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More than one chance

November 20, 1998

How soon is it "too soon" for students to choose their life's career? For a group of West Virginia parents, it's the ninth grade. The debate is relevant because its involves a federally-funded program called "School to Work" which attempts to get students to think about their future life's work, and to sign up for courses that prepare them for it.

The problem, for the Coalition of Advocates for Responsible Education, a Fairmont, W.Va.-based parents' group, is that they fear school officials will push students to enter low-wage occupations based on the needs of industry, instead of what's best for students.

The bill, passed in 1996, takes effect in the upcoming school year and requires students entering the ninth grade to choose a general career interest. Its backers say it will lead more students to succeed, by pushing them to think earlier about the courses they need to succeed in their chosen fields.

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Detractors, however, suspect it will foreclose choices, and fear that the students who are inspired to follow (for example) a math-based career in the eleventh grade may find that it's too late to change directions.

We strongly suspect that the larger problem here, and the one this program addresses, is the large number of students who drift through school and don't think about a career until graduation. At that point, however, their choices are restricted because they probably haven't gotten the specialized training they need, a job which then falls to the state's community colleges or industry itself.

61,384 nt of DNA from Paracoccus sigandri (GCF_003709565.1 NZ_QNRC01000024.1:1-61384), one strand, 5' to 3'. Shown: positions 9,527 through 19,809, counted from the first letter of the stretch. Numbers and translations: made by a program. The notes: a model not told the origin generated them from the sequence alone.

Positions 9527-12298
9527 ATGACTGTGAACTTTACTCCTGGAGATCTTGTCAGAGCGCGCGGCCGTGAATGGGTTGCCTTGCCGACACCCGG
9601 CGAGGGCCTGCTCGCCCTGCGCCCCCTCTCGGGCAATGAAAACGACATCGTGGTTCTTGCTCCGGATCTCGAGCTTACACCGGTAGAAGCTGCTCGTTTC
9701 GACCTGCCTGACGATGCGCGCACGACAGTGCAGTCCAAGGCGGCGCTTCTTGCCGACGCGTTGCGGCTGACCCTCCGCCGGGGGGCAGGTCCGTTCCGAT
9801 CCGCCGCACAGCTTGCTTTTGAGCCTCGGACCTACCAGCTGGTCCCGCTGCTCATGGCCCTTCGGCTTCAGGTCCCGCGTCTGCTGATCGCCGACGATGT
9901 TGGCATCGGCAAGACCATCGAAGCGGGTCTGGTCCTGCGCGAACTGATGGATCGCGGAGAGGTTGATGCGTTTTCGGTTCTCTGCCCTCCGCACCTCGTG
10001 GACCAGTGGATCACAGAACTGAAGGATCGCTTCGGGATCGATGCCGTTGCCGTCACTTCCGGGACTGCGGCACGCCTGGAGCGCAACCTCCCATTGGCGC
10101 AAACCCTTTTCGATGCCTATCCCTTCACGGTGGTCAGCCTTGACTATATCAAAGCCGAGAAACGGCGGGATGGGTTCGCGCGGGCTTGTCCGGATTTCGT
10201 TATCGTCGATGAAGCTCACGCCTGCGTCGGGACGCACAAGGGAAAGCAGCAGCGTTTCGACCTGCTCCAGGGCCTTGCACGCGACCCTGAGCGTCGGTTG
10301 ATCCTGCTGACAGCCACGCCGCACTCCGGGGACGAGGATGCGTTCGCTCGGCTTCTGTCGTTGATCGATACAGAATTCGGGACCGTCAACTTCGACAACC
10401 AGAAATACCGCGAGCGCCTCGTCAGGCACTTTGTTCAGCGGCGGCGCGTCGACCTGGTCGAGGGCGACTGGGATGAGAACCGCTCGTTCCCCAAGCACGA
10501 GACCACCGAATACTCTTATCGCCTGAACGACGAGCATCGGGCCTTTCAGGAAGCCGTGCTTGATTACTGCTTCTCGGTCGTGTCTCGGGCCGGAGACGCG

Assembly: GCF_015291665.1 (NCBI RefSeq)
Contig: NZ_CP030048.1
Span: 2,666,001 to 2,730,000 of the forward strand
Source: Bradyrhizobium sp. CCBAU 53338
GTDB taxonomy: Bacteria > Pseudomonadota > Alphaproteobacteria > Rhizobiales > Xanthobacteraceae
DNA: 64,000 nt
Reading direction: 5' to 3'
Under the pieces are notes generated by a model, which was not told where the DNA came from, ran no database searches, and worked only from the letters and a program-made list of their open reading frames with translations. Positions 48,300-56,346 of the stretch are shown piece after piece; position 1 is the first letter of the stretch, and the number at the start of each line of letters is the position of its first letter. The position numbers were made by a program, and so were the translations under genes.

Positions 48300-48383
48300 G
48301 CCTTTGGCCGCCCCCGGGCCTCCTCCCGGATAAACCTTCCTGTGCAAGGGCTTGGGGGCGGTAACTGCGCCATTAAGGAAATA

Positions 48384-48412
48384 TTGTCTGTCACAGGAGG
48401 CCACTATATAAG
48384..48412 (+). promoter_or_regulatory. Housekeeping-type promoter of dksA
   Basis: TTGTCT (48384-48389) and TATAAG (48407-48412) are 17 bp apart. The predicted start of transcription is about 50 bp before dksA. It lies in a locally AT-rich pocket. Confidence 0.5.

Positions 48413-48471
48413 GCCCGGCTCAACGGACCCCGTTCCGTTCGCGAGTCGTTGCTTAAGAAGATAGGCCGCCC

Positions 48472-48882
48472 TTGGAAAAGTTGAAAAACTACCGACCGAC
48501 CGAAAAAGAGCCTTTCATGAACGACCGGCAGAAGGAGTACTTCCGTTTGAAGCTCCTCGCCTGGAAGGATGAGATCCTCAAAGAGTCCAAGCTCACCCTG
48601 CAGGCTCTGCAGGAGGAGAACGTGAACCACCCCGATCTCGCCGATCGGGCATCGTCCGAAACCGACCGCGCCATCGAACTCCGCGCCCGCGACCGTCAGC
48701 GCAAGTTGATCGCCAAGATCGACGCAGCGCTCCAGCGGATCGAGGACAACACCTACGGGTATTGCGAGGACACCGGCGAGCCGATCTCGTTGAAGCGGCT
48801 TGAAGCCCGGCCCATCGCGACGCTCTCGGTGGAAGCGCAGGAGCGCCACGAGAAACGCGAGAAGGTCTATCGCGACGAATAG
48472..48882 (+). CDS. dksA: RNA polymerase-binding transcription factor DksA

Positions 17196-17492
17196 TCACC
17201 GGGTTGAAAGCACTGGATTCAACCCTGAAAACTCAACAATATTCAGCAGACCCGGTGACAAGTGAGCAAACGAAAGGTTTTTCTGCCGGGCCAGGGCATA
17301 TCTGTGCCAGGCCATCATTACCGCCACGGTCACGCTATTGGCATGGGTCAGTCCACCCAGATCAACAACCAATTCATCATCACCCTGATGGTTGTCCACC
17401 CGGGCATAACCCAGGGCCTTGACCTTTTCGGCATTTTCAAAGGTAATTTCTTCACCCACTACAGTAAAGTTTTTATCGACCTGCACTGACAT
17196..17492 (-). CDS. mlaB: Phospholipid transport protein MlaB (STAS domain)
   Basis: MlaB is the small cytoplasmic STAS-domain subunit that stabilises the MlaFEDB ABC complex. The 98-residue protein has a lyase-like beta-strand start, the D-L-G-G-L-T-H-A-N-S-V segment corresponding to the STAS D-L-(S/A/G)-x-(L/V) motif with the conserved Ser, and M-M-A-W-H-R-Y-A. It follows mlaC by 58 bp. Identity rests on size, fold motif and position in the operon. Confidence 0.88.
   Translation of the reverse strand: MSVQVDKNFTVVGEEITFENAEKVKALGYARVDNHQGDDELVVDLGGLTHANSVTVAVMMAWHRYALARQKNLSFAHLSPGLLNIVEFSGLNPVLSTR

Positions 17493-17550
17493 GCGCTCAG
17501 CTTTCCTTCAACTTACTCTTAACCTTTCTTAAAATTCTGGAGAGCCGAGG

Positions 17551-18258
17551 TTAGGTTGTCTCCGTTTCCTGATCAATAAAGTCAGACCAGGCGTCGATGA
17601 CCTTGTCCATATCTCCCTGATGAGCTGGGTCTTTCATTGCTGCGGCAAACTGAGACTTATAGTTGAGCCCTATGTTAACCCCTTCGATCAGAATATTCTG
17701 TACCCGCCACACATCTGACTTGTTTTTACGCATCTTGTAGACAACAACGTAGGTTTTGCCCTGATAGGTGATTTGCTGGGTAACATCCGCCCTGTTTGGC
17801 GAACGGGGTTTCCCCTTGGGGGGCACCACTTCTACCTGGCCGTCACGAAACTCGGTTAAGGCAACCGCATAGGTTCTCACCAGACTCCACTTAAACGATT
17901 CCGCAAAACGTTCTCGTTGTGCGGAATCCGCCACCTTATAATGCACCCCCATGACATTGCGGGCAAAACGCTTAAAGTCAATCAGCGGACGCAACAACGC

But what this program needs, if it's going to the parent support it needs to make it work, is some sort of escape mechanism. A student whose ninth-grade choice is rendered obsolete by a inspirational teacher two years later shouldn't be barred from following a new dream.

Not that it should be simple to switch - the aim of the program is to get students to choose - but if there's one theme that runs through the American experience, it's the one that says that a wrong turn isn't fatal and second chances are not only allowed, but encouraged.

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